Global Freedom of Expression

Amnesty International v. Zambia

Closed Expands Expression

Key Details

  • Mode of Expression
    Non-verbal Expression
  • Date of Decision
    May 5, 1999
  • Outcome
    Decision Outcome (Disposition/Ruling), Violation of a Rule of International Law, ACHPR Violation
  • Case Number
    212/98
  • Region & Country
    Zambia, Africa
  • Judicial Body
    African Commission on Human and Peoples’ Rights (ACHPR)
  • Type of Law
    International/Regional Human Rights Law
  • Themes
    Violence Against Speakers / Impunity, Freedom of Association and Assembly / Protests, Political Expression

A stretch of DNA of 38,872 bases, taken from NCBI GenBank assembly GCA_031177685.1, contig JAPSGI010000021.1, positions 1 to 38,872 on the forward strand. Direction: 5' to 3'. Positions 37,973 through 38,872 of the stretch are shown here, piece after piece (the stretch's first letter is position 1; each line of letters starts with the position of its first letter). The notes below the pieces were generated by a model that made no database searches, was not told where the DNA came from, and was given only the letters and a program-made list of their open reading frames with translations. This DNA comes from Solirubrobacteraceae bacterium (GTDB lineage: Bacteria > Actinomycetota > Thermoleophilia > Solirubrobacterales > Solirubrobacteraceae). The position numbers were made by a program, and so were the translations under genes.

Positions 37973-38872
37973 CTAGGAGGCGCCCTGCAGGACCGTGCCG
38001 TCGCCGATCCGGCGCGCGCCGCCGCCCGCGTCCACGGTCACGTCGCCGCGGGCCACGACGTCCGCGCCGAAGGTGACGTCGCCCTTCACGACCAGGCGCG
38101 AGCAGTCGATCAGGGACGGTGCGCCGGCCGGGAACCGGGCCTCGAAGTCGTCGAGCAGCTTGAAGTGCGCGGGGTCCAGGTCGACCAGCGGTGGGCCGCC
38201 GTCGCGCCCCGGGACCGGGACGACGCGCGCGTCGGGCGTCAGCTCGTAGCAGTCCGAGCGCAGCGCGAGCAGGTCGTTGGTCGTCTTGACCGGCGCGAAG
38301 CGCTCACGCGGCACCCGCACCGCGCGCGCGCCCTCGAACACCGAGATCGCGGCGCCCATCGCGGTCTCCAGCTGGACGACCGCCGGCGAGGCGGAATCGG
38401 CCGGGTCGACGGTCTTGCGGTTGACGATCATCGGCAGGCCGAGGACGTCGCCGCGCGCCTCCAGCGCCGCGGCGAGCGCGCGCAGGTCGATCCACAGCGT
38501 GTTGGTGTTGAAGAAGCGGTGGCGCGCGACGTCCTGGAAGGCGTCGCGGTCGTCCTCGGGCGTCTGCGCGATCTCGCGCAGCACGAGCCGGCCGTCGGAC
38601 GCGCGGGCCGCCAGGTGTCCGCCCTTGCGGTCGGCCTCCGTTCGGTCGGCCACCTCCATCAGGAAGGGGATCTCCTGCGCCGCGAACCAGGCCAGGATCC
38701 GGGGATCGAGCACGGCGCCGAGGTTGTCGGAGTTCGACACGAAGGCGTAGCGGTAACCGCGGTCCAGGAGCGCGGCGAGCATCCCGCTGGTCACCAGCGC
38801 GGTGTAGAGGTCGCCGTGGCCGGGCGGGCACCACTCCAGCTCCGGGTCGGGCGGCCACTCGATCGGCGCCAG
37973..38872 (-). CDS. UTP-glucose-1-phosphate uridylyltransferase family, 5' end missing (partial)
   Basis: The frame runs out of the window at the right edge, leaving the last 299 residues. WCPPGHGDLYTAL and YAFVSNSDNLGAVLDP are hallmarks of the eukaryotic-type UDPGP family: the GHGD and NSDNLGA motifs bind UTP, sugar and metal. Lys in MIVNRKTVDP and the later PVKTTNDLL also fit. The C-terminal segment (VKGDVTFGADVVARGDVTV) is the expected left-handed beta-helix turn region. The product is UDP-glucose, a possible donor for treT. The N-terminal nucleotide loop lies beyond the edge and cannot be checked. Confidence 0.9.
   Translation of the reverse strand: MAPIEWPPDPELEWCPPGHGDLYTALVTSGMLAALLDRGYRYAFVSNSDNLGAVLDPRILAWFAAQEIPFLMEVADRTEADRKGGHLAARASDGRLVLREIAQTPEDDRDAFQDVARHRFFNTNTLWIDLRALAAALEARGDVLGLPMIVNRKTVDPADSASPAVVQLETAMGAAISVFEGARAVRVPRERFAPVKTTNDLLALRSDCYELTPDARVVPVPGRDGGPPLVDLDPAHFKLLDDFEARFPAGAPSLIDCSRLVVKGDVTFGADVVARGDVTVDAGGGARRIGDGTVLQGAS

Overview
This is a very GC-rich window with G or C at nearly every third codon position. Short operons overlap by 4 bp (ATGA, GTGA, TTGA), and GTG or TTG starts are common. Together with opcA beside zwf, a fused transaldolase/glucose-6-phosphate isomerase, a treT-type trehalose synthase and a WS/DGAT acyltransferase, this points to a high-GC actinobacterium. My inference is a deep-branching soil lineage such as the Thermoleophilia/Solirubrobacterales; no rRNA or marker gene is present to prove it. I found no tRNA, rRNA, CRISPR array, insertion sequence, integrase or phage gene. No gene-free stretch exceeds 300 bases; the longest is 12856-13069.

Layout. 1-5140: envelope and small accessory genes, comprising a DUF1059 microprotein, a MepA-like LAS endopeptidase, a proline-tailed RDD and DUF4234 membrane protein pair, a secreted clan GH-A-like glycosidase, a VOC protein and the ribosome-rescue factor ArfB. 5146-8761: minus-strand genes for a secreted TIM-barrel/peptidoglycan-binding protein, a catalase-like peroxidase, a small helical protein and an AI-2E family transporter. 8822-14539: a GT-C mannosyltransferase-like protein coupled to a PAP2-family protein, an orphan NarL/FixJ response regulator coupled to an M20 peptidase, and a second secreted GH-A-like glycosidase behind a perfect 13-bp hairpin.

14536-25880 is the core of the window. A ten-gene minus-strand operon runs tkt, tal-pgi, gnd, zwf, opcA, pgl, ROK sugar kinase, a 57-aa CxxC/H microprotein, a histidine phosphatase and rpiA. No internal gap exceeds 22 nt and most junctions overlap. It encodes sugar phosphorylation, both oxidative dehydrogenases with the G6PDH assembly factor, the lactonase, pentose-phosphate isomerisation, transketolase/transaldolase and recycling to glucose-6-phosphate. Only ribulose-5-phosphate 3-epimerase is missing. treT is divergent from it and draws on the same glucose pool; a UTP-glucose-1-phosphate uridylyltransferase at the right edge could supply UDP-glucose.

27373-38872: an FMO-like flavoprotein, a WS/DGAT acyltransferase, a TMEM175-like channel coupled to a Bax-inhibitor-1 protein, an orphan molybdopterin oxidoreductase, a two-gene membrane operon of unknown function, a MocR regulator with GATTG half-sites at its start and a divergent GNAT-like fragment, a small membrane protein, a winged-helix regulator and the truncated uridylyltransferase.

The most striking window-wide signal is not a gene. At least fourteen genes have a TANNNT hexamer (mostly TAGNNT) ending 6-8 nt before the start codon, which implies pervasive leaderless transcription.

• Tags
    Political expression

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Case Analysis

Case Summary and Outcome

The African Commission on Human and Peoples’ Rights (“ACmHPR” or “the Commission”) held that Zambia violated the right to freedom of expression under Article 9.2 of the African Charter on Human and Peoples’ Rights (“the Charter”) by unlawfully deporting two prominent members of an opposition party. William Steven Banda and John Lyson Chinula were two prominent political figures who were irregularly deported to Malawi after being served with deportation orders. The Commission found that Zambia failed to justify these deportations and that they were, in fact, politically motivated. The Commission also held that Zambia violated the right to freedom from discrimination, the right to appeal before a competent organ, the right to freedom of conscience and association as well as the protection of the family enshrined in Articles 2, 7(1)(a), 8, 10, 18(1), and 18(2) of the African Charter, respectively.